Again: tangible outcomes. My academic activity indeed covers many planes which are all of great interest to me. From cooperation with international teams to engineering tasks to cooperation with constructions companies. My role as an academic teacher who tries to share her knowledge with students whom she considers partners is also very important to me. It is important to tap into young people's potential and spark their enthusiasm. All in all, the field of study they decided to pursue is not an easy one and in their professional careers they will be performing very responsible construction tasks.


You have been involved in the Girls Go Tech (Dziewczyny na Politechniki) action. What reasons do you use to convince female soon-to-be high school graduates  that technical university would be a good choice for them?

Technical university means science and maths and they require thinking and understanding. Thinking and understanding enable growth and development because if you do not understand a topic you cannot imagine theoretical problems that need to be applied into engineering practice. Knowing and understanding the world around you  inspires you to change it, improve it - this is what technical universities are about.  Science inspires learning, discovery and testing ideas that sprout in your mind in practice. Technical studies also provide an opportunity for experiential learning.


You have been seen riding your bike on campus. Is this how you relax?

Portrait photo. Prof. Renata Kotynia in a sports outfit rides a bicycle over a bridge on the campus of Lodz University of Technology. Green trees all around.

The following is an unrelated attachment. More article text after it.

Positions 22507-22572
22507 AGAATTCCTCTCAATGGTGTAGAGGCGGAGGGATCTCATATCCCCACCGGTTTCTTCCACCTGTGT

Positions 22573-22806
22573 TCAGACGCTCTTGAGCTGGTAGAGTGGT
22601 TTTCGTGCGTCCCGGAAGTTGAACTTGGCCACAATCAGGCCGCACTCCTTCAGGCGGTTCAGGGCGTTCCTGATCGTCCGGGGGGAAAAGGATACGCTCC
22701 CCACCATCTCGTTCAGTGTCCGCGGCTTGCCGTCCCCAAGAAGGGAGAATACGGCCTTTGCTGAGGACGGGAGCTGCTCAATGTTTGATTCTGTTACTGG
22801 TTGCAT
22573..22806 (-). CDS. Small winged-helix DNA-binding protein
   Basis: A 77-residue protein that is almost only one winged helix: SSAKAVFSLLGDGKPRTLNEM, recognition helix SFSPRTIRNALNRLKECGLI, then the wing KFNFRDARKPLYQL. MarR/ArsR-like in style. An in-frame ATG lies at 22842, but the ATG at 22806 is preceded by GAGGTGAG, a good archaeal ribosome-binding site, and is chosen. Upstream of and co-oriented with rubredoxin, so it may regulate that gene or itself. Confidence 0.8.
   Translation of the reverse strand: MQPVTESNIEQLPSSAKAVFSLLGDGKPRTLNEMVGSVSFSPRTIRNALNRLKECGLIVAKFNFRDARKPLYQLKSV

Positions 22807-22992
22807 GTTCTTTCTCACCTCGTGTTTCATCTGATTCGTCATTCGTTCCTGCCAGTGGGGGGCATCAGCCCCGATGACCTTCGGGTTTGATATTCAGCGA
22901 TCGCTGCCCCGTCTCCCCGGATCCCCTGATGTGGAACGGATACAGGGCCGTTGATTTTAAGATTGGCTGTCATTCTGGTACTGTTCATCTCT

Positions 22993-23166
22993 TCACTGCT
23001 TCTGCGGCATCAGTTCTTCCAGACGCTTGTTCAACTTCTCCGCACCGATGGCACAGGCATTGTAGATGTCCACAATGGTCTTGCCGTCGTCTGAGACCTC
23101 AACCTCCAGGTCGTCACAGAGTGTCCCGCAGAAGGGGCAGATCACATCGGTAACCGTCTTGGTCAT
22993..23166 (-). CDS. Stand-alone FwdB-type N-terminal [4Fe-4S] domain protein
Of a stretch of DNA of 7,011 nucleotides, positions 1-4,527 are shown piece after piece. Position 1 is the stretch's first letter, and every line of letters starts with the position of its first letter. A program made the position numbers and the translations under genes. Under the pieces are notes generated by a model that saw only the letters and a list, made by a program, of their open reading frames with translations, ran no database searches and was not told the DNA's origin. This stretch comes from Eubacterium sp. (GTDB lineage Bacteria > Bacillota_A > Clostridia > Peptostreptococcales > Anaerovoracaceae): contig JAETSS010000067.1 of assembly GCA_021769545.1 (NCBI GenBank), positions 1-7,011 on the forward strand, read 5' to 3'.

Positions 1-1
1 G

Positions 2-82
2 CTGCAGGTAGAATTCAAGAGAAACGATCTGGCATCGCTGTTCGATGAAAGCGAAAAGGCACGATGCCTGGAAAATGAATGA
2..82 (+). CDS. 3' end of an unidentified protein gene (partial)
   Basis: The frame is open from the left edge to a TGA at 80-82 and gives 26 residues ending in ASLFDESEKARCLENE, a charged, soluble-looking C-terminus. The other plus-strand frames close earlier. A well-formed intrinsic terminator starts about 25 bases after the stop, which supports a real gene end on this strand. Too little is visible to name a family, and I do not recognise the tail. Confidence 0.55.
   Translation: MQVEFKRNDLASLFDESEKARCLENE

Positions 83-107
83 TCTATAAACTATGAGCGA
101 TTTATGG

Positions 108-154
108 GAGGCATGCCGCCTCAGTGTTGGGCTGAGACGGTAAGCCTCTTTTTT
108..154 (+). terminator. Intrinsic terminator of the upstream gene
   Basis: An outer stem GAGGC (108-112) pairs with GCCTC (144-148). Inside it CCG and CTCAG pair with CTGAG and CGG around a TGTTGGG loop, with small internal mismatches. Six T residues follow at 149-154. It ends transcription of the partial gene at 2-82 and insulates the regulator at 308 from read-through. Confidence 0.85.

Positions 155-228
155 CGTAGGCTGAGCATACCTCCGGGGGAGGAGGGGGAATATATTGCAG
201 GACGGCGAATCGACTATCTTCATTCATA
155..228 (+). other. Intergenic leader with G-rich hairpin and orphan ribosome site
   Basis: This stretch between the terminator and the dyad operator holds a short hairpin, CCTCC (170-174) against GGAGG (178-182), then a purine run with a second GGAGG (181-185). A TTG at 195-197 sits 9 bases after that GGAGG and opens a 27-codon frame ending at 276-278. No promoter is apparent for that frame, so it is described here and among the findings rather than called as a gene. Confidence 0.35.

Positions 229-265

Physical activity is very important to me, it helps me recharge effectively. I like jogging in particular because it is demanding and inspiring at the same time. I dislike treadmills and only jog outdoors where I can watch the surroundings. I have been riding my bike to work for over 15 years. At first, I was the only one, which caused my colleagues and students to raise an eyebrow. I stayed true to my healthy habit. Today, I see that it has become a good practice among some of my colleagues and many students who choose to ride their two-wheelers.

It is great to be a scientist because...

… scientists create, shape space, solve problems, change the environment, the world they live in. Civil engineering offers many possibilities. Civil engineers create attractive, functional, bold and, above all, safe structures. Exact sciences are an endless source of inspiration.

Portrait photo. Smiling Professor Renata Kotynia is sitting at her desk in her office. In her hands she holds a metal construction element.
Professor Renata Kotynia
Department of Concrete Structures
Faculty of Civil Engineering, Architecture and Environmental Engineering
6 Politechniki Street
93-590 Lodz, Poland